Updated: Jul 26, 2021
By Celine Dirkes
“I got a guitar when I was thirteen and was obsessed with anything audio,” says Eric Browne, the Sound FX Director of ReThink’s On Air.
Eric has a background in sound design and foley art for film, but has never done anything like On Air before, where five radio plays are performed with live sound effects created simultaneously on stage. What makes this different?
“This time you have no visual cue,” Eric explains. Part of the challenge here is using imagination and collaborating with the full team to create a specific image of settings and events.
In order to tackle this unique challenge, his design process began by questioning each director and writer about their vision for the sci-fi worlds depicted in the plays, saying “It’s basically taking everyone’s interpretations of the way that they read the scripts and hearing them [aloud], and finding a cohesive sound effect that can mesh with it [that’s] appropriate for the show.”
Eric used the example of a zombie making machine (that may or may not be featured in Katie Siegel’s [Zombie Noises]). “Is it a large machine?” Eric asks, “Can you give me any examples?” He says he uses his imagination to break down what components might go into such a machine, find the sounds that go into each mechanism, and then layer the different effects so they blend into one: “If somebody can tell that it’s a sound effect then you’re not doing your job.”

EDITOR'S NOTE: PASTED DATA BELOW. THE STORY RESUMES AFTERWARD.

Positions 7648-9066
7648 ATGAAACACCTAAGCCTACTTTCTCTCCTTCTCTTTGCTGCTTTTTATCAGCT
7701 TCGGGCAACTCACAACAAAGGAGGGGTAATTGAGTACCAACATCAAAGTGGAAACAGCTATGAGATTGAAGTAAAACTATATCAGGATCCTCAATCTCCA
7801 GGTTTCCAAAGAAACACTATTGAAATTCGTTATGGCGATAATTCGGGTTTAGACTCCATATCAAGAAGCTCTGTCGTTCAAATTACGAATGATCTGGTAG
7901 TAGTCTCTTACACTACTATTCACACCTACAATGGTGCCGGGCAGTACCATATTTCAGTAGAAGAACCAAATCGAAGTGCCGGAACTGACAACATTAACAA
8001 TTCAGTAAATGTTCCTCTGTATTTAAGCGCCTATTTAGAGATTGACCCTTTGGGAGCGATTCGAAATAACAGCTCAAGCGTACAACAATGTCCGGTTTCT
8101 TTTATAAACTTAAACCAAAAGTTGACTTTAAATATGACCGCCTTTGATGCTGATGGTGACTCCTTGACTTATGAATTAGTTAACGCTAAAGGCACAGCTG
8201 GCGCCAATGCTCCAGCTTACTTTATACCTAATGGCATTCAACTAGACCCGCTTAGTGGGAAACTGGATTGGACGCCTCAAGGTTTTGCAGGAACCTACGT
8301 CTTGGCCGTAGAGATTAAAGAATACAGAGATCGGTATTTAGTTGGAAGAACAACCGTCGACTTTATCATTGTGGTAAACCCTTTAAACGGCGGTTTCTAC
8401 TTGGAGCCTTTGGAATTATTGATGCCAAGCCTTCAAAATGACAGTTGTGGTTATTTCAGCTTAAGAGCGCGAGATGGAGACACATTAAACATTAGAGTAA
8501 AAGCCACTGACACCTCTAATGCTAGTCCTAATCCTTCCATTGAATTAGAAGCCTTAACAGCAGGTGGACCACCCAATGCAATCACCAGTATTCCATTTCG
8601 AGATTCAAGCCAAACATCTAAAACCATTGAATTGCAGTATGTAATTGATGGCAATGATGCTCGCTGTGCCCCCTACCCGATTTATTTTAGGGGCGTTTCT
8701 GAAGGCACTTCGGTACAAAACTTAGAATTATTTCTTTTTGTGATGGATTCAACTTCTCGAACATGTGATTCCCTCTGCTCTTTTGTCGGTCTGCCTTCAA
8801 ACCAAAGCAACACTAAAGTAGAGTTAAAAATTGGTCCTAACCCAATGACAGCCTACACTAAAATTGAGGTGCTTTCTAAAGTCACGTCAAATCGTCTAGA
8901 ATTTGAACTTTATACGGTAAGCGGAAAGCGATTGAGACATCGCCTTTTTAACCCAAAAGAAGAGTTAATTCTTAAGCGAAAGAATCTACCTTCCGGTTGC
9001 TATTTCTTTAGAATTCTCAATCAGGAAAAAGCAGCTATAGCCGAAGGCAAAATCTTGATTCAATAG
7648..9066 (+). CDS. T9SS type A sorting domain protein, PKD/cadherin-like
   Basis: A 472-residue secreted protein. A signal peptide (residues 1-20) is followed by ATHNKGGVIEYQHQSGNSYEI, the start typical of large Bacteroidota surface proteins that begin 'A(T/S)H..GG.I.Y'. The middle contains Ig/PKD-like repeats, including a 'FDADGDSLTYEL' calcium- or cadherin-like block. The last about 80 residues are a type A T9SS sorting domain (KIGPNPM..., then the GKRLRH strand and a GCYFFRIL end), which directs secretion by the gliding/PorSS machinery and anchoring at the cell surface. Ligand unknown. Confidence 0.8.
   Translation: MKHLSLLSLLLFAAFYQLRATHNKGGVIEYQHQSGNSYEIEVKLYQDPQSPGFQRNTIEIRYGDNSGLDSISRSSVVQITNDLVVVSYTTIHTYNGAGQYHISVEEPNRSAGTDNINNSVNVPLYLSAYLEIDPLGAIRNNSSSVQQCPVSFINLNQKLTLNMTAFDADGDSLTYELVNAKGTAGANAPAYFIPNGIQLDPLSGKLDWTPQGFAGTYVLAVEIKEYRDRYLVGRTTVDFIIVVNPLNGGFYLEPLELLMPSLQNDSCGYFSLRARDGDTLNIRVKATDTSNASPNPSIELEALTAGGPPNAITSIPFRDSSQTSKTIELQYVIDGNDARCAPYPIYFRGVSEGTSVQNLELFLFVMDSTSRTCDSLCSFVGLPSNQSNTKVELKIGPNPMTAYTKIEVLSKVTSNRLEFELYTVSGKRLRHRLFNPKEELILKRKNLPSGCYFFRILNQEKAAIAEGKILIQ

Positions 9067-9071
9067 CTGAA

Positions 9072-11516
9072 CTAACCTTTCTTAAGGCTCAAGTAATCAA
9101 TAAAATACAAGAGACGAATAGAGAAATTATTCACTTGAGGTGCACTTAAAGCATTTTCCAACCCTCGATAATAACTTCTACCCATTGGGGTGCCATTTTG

“My favorite part is the foley,” Eric admits, “Finding random things around the house or outside that work with what you’re trying to create.” Eric carries a hand-held recorder with him in order to invent and record sounds in the field. “I wear headphones and I just walk around the house or wherever I am and I’ll just tinker with stuff,” he says. The only drawback comes when he can’t recall how he originally created an effect.
He’s interested in the way sound evokes emotion, and told an anecdote about his girlfriend playing the video game Resident Evil, and turning off the sound to make it less scary. “The elements of the sound effect is what keeps you engaged when you’re consuming some kind of art or content,” he says, “Growing up I always had art classes and when I was older I slowly found out that sound can be its own art.”
As for creating the soundscapes for On Air, “There’s a couple of things we can’t do on cue,” he jokes, “Like making a baby cry--that would be unethical,” but he strives to create a balance between pre-recorded and live effects: “Things always sound better and they mean more when you take the time to do it. You can go online and you can find a phone ringing, but it just means so much more when you find a way to make that phone ring.”